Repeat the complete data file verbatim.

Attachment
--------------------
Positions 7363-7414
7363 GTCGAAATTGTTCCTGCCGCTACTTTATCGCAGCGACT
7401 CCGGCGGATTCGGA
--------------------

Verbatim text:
Positions 7363-7414
7363 GTCGAAATTGTTCCTGCCGCTACTTTATCGCAGCGACT
7401 CCGGCGGATTCGGA